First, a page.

SLIDE 29: Grameen Village Phone (Bangladesh)

The Grameen Foundation gives microloans to help poor rural woman become public phone operators.

SLIDE 30: United Villages (India)

United Villages uses a van fitted with wifi to connect villages to the internet, with a time lag.

SLIDE 31: QuestionBox (India)

QuestionBox uses human mediation to connect illiterate users to the internet.

SLIDE 32: EkGaon CAMS Mobile Framework (India)

EkGaon’s CAMS Mobile Framework is a paper-mobile hybrid document management system for semi-literate users.

SLIDE 33: BabaJob/ Microsoft Research (India)

BabaJob and Microsoft Research have created a text free job search engine.

SLIDE 34: Ushahidi (Kenya)

Ushahidi uses a Google Maps mashup to map crisis information using text messages sent by users.

SLIDE 35: MobiChange (India)

MobiChange, a project I’m evangelizing, hopes to develop a lowest common denominator mobile social networking platform.

SLIDE 36: Discussion

Finally, I’ll leave you with three questions –

– Is the digital divide narrowing or widening?
– Is leapfrogging a myth or reality?
– Is government policy more important, or grassroots innovations?


1 ITU-UNCTAD World Information Society Report, 2007

2 United Nations Global Development Goals Indication

3 Emiel van Wegen based on World Internet Stats data

4 Tata Communications

5 Wired Magazine based on ITU data

6 ITU-UNCTAD World Information Society Report, 2007

7 ITU-UNCTAD World Information Society Report, 2007

8 World Bank Global Economic Prospects, 2008

9 World Bank Global Economic Prospects, 2008

10 World Bank Global Economic Prospects, 2008

11 Technology and Social Inclusion, Mark Warschauer, 2003

12 Eszter Hargittai et al, 2001

13 Idea Celluler Education-for-All Ad

14 McKinsey & Co, 2006

15 Leonard Waverman et al, 2005

16 The Economist, 2008

17 World Bank Global Economic Prospects, 2008

18 Jan Chipchase et al, Nokia Research, 2007

19 Teleuse at the Bottom of the Pyramid, LIRNEasia, 2007

20 LIRNEasia Teleuse at the BOP Film, Part 1

21 LIRNEasia Teleuse at the BOP Film, Part 2

No responses yet | Categories: 2008-09 Fellows,Access,Brazil,BRIC,China,Gaurav Mishra,India,Language,Mobile,Russia,Social Change | Tags: , , , ,

Nov 07 2008

Social Networking Sites’ Privacy Settings

by at 1:38 am

In order to get a better sense of how different social networking sites (SNS) in the US and BRIC countries approach their users’ privacy, I took screenshots from Facebook, Myspace, Orkut, and Vkontakte.  A very kind master’s student from China, Lydia Zhang, was kind enough to take screenshots of Xiaonei, China’s top SNS, and then translate them into English for our benefit!  Much love to Lydia!! (Lydia is working on a paper on SNSs as well; please, if you are a US student, fill out her survey and e-mail it along to her.  Thanks!)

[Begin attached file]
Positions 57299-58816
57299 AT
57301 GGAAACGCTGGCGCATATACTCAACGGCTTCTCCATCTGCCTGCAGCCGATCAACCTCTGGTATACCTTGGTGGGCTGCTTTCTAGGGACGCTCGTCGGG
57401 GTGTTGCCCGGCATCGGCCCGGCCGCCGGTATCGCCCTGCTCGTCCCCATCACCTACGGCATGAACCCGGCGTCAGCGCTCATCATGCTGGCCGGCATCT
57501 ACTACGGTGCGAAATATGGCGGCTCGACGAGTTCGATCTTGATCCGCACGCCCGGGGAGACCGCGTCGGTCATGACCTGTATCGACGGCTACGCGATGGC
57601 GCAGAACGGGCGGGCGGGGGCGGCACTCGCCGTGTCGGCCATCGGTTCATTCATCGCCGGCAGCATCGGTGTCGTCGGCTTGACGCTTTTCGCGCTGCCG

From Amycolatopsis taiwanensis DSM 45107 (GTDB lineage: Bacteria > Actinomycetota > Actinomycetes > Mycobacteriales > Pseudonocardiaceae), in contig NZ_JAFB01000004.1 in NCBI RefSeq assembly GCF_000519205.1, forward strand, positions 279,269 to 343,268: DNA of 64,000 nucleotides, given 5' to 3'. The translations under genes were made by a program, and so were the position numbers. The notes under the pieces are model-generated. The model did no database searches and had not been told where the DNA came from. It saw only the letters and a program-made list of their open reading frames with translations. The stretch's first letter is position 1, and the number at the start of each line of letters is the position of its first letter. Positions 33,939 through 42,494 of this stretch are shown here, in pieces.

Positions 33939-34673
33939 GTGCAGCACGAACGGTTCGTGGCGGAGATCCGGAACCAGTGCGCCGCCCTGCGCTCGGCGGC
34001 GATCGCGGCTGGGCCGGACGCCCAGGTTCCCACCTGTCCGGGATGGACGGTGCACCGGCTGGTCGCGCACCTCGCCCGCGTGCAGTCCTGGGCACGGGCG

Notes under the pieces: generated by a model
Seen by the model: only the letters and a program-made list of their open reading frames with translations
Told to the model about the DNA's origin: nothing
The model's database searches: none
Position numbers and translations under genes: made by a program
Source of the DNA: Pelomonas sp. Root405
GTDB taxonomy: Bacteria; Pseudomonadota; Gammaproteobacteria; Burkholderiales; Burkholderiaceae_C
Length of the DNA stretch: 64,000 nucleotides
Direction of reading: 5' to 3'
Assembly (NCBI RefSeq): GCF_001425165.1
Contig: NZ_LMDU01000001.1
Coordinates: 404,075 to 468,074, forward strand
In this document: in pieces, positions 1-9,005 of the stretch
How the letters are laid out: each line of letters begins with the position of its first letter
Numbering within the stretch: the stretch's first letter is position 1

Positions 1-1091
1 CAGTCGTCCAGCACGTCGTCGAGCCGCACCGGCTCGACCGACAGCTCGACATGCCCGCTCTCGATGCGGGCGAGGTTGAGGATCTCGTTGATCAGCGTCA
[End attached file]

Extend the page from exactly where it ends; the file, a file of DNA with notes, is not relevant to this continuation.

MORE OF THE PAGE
Myspace is primarily a US thing, while Facebook is popular in the US but also in many other countries around the world (earlier, Gaurav posted about Oxyweb’s map of SNSs around the world).

Orkut is primarily associated with India and Brazil while Vkontakte is associated with Russia.  China’s primary SNS, Xiaonei, competes with Kaixin, but according to Lydia:

“Kaixin (means fun and happiness in Chinese) is a fast-growing SNS in China. Its success mainly relies on its spam-spreading e-mail invitation strategies among SNS users.  Some Chinese internet observers said Kaixin attracts people mainly from companies.  Those white-collar workers spend most of their boring working time on Kaixin to play games developed by third-parties with their colleagues, even their bosses.  This is what they think, leads to Kaixin’s surprisingly high user involvement.  Because users of Xiaonei are mostly college students, who don’t have convenient access (as those white-collar workers in companies) to internet because of economic factors. Generally speaking, Kaixin is basically a clone of Xiaonei but is featured by its spam-spreading and  some popular third-party applications, for example, some most successful games directly copied from FB and some games developed by Chinese third-party. These games of Chinese characteristic could be a possible topic for cross-cultural studies on group involvement of Chinese and foreign SNS. This requires more observations and I will keep tracking those information. Interesting enough is that Xiaonei now realised Kaixin’s threatening expanding and launched recently a new SNS aming at competing with Kaixin in games and other entertaining functions.”

A few notes:  1) Screenshots were taken on Nov. 1, 2008.  2) The screenshots are somewhat huge so I’m just using thumbnails for this post.  I’ve linked to the full-size versions instead.

Privacy settings menu screenshots:


Facebook by far has the most extensive and precise (and as danah boyd says, confusing) security settings.  Not only can you blacklist individual users so that they can’t access you at all, you can also configure virtually any different category of information about yourself (education, work, bio, friends) by more categories than the other major SNSs:  friends, friends of friends, your primary network, all your networks, anyone, only some networks, and no one at all.  For your schools, you can also specify by undergrads, grads, alumns, faculty, and staff.

Facebook has so many privacy settings that it breaks them down into four primary categories:  profile, search, news feed and wall, and applications.  Primarily, you can limit your biographical information, who can see your different photo albums, and whether your info gets posted on your wall or not.  You can block whether search engines will index your profile or not, as well.